7 Ways to Help Yourself Stay Sober During the Holidays

The holiday season is a time for celebration, for being around people you love and enjoying good company and good cheer. If you’re newly sober, it’s a time to celebrate your recovery, too. However, the holiday season and its many parties and gatherings may feel daunting, especially if you’ll be around people who are not sober themselves. It can be challenging, but you can get through (and even enjoy!) your holiday season and share time with the people you care about. These seven tips should help you navigate the holidays and stay sober to start the new year.

Don’t expect things to be perfect.

Your sobriety is a journey, and your life will not become what you want it to be overnight. It takes time to build yourself into the person you want to be. Know that while you have made great strides in your life, others around you may not have, and that can cause tension and resentment. That’s OK. Keep a level head, do your best to get along with everyone, and know that the happiness of others is not your responsibility while you stay sober during the holiday season.

Come prepared if you will be flying. 

Being on a plane can be a uniquely stressful experience for the newly sober. Considering that you’ll be stuck in a metal tube with people drinking alcohol for hours on end, there is a built-in trigger for you on any flight you take. If you can avoid flying alone, do so. Having a companion with you can both keep your mind off of your environment and provide a check and balance should you feel the urge to drink or use while on the plane. Sober companions can be hired for this purpose, as well. If you must fly alone, try to swap seats if you end up next to someone who will be drinking. Oftentimes, airlines will be accommodating of such requests. If all else fails, get your mind somewhere else. Put on a sleeping mask and headphones and invite yourself to enjoy a pleasant nap.

Focus your time on the people you care about.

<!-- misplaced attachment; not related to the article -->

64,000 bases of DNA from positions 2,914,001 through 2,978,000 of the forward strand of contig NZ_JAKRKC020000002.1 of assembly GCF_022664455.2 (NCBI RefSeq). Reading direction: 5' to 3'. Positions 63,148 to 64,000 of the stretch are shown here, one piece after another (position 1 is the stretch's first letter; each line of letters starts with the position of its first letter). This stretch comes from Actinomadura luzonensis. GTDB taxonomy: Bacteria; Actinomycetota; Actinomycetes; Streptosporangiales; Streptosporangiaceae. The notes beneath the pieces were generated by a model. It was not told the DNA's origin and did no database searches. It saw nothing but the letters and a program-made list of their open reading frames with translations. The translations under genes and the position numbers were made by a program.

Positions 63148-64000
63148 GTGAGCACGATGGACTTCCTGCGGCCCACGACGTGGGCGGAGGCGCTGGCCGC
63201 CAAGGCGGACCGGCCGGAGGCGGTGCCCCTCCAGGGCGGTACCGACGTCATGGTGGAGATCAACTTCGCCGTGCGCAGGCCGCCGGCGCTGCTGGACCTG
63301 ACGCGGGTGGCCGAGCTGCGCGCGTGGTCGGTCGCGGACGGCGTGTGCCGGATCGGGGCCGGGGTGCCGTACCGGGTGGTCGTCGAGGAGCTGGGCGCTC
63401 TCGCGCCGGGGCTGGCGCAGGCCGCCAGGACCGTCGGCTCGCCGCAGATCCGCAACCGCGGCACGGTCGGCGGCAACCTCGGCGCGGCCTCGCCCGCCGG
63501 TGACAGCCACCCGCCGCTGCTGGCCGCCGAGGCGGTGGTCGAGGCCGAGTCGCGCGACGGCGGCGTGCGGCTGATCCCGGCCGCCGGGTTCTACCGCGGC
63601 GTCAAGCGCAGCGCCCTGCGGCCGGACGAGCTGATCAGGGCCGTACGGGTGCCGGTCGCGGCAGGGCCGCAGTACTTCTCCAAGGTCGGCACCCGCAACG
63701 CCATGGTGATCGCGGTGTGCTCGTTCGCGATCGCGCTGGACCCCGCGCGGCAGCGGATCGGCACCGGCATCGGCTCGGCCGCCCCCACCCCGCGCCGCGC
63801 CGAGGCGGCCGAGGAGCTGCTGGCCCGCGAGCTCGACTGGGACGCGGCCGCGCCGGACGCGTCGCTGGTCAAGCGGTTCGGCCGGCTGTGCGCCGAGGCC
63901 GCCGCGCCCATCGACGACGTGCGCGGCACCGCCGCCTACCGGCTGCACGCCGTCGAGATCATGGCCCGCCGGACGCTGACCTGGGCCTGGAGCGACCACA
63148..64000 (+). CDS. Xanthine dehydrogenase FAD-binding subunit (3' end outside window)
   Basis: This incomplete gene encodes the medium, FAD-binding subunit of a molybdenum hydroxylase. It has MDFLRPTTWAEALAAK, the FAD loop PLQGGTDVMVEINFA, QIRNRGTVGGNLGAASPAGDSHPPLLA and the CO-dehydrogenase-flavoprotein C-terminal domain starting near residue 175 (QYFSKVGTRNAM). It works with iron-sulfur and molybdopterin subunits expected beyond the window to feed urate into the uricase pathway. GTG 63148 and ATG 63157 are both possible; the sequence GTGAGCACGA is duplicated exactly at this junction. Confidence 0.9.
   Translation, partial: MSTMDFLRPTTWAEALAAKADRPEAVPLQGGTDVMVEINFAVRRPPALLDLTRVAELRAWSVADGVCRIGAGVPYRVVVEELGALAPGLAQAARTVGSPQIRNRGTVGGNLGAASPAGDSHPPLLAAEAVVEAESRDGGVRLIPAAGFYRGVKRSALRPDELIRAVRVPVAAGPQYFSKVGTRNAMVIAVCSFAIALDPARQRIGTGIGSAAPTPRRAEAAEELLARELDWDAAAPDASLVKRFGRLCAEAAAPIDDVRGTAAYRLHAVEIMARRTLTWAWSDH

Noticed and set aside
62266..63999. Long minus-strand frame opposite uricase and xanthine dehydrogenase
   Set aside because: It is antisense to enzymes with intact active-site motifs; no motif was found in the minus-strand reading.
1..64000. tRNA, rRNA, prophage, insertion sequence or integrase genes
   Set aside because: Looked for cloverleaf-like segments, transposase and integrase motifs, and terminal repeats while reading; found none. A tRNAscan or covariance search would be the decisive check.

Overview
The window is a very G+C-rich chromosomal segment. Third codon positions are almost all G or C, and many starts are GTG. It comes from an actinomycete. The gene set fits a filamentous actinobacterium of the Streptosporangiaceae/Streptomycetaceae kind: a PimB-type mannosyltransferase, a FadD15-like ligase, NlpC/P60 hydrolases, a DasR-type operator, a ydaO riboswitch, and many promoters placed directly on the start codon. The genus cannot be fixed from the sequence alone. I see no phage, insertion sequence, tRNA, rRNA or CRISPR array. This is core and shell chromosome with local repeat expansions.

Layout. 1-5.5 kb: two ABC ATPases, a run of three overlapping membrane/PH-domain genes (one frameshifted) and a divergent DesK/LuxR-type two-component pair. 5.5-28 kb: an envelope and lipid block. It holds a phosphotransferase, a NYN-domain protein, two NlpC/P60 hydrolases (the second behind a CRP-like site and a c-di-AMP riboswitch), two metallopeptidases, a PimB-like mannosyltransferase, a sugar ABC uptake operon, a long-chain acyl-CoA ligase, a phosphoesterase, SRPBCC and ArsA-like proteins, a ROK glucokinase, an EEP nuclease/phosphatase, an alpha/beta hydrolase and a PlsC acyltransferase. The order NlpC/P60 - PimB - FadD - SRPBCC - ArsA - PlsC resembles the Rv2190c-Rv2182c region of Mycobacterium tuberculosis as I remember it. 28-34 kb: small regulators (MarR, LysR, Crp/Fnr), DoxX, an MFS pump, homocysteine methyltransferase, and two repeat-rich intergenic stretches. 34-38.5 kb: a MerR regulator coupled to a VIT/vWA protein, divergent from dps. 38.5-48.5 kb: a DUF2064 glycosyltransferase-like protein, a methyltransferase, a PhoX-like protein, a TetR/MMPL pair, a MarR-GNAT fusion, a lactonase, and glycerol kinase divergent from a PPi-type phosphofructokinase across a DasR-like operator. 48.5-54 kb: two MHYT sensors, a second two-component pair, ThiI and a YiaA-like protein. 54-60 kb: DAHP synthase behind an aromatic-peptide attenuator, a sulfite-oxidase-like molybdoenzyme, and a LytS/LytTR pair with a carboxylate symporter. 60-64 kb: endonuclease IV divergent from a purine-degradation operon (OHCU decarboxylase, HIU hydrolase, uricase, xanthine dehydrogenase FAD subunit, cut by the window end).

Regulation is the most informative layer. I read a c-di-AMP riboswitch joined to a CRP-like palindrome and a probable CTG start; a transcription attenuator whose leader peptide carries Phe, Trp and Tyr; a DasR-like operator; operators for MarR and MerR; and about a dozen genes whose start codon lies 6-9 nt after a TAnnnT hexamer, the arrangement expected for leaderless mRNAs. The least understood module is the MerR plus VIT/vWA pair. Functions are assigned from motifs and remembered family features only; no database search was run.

Remember that you are in control of how you experience the holidays. You may be obligated to see some people who you do not like or who do not approve of your sobriety. Minimize the time you spend with them as much as possible. Be sure to take time away for yourself, as well. Giving yourself the mental space for rest and reflection can help you remain calm and navigate the more difficult social experiences of the season.

Get out and do things that aren’t sitting inside. 

Family gatherings can revolve around inactivity and alcohol, which is surely a problem for those new to recovery. Try to encourage your family and friends to enjoy the time together in a more engaged way. Suggest activities that are both social and not reliant on alcohol to be enjoyable. Whether it’s heading to the mountains to snowboard, skating at the local pond or just making cookies together in the kitchen, there are many ways to enjoy your time without the temptation of alcohol. Encourage your family to create a welcoming environment for you that includes activities like these.

Others’ expectations are not what you think they are.

 It’s only natural to stress about getting gifts that people will love or engaging in experiences that makes the people in your life happy. Know that nothing is more important in this time than maintaining your sobriety. Those around you feel the same way. If you have to skip a family event or can’t afford to buy everyone a gift, that’s OK. What those who love you really want is to see you stay sober and happy throughout the season. It’s truly the best gift you can give them.

Take care of yourself.

 The holiday season can tend to disrupt peoples’ routines, which can be especially damaging to those just entering recovery. Be sure to stay focused on your own health and well-being. Get your usual sleep, eat when you’re hungry, take time to maintain your mental health. If that means skipping some events or spending less time with some people, then so be it. The most important thing is maintaining a healthy mindset to carry your sobriety through the holiday season and into the new year.

It won’t be perfect, but it will be worth it. 

Surely, there will be some mishaps along the way in your first holiday season sober. You may upset some people by not matching their behavioral expectations. There may be some conflict with those who don’t appreciate the new you. Know that this is normal and an expected part of your recovery journey. Be sure you take the time to enjoy the season with people who truly love you and appreciate you. You deserve to feel good about yourself and enjoy the holidays like anyone else. Know that those who no longer fit your life will fall by the wayside in time, leaving a happy, healthy, sober you to enjoy the holidays for years to come.

How do you stay sober through the holiday season? Share with us in the comments.

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